Her positivity is infectious. David agrees, ‘I think general excitement kept us going,’ he said. ‘Gradually we started to realise that everything we were doing was going to pay off. Now we can sit back a bit and enjoy the project.’
So far this afternoon ‘sitting back’ has involved answering phones that are ringing off the hook, arranging access for TV crews, updating the website, picking up posters from the printers, all in between interviews.
Amongst the flurry of activity, the artists are an oasis of calm, producing an impressive amount of work. The castle tower, which rises skyward like a totem pole is a mishmash of images drawn from indigenous culture, with a huge all-seeing eye staring out from its centre. On the next wall, a yellow-faced fairy-like creature flits amongst the outlines of butterflies.
During a well-earned break they laugh as they acknowledge how different their new working environment is. ‘Arriving here was a big shock,’ admits Nunca. ‘We don’t have castles in Sao Paulo.’ Now everything they do revolves around one. The crew will work, eat and sleep here for the duration of the project.
‘Brazil’s history is just 500 years old,’ says Gustavo. ‘The wall we are painting dates back 800 years. It’s amazing to think about that as we work.
‘Sao Paulo is totally urban, chaotic, without laws or rules.’ He looks around. ‘It’s totally the opposite of this place.’
All are immersed in South American street culture. The twins got involved with the hip hop scene in the late 80s, while Nunca was out on the streets, running with a group of taggers at the tender age of 12.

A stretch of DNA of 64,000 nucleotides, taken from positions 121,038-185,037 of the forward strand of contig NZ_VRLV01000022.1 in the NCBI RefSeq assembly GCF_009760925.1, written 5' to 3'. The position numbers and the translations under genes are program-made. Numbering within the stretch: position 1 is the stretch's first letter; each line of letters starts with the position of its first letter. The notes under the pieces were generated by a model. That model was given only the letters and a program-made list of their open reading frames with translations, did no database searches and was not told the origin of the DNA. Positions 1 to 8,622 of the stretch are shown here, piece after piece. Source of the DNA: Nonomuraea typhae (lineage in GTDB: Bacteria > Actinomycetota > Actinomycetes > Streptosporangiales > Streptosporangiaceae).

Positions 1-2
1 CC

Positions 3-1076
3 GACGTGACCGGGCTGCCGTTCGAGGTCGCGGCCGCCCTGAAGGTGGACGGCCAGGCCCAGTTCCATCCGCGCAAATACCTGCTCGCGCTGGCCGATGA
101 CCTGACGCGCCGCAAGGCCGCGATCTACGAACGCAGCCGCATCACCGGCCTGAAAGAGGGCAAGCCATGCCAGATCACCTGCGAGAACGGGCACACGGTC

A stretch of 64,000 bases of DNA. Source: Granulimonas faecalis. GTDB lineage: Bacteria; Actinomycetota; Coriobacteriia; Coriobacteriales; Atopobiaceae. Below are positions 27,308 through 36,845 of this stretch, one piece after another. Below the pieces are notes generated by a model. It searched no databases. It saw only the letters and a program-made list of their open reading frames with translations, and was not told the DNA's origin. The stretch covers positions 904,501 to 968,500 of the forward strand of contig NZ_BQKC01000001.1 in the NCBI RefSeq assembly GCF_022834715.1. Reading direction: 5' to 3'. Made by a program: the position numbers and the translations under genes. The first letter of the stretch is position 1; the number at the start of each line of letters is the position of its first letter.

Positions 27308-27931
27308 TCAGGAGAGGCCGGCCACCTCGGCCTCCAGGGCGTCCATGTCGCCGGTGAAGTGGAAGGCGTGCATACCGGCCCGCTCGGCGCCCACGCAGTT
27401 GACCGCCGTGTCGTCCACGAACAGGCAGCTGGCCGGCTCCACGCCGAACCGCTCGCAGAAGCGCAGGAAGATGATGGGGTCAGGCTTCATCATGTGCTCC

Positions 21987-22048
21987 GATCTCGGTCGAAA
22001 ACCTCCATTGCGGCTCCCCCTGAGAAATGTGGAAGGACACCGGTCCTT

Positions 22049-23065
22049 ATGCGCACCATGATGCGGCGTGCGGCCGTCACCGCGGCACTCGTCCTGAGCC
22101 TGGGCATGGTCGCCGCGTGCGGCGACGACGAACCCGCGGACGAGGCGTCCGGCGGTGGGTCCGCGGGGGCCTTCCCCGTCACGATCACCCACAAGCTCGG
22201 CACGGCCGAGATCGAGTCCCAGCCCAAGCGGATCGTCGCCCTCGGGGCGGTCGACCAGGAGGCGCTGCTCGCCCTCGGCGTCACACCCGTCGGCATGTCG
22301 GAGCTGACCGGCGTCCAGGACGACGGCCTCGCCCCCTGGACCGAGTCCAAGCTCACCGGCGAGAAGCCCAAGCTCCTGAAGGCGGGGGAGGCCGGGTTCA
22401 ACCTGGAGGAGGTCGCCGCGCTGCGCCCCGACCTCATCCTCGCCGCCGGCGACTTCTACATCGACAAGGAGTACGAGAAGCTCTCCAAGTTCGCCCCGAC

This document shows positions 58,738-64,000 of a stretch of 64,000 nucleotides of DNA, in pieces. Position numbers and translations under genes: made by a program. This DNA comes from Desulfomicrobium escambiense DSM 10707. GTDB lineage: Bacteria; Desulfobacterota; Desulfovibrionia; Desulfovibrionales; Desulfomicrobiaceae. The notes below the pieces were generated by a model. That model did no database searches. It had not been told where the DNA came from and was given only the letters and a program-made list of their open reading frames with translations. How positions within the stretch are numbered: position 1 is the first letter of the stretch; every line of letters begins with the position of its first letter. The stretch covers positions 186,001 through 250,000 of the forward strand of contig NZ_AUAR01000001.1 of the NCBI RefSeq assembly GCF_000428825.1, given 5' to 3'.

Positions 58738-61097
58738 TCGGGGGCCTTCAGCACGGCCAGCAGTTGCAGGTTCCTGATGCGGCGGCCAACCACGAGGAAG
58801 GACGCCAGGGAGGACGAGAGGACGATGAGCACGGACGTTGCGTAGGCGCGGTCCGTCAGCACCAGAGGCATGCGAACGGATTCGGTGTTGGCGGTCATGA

Nina, a trained painter, says, ‘Graffiti art is there on the street for everyone to see, without discrimination in terms of social class, or age or anything else.’ And in a city like Sao Paulo, where the gulf between rich and poor is one of the largest in the world, that’s important. ‘You can use graffiti, not only as a form of art but also as a means of protest,’ she explains.
Os Gemeos, whose strangely appealing bandy-legged yellow-faced characters can be seen staring down from buildings across the South American city, claim they are trying to offer an alternative world from the harsh realities of life in Sao Paulo.
But they are also influenced by their immediate surroundings. Here that is felt in their sense of the history of the wall they are painting on. As they lie in bed at night, Nina explains, they think about the people stretching back through the centuries who once lived there.
It’s time to get back to work. Gustavo powers up the cherry picker, Nunca takes up the paints, while Nina and Octavio sketch out another section.
The Earl stops by to check on progress, and beams, his nerves gradually soothed by the evident talent and charm of the artists involved.
He is hoping it will attract a new audience to the castle. ‘What is great about this project is that it is a real clash of cultures,’ says the Earl. ‘What could be more different than an ancient Scottish castle and South American street culture? But somehow it works.’
Nunca adds: ‘This project is not just about Brazil, about Scotland, or about painting the walls of a castle. It’s about different points of view. It’s about seeing things from a different perspective.’
You can see the artists at work at Kelburn Castle and Country Centre, near Largs in Ayrshire, until 9 June. For more information and regular updates on the project go to www.thegraffitiproject.net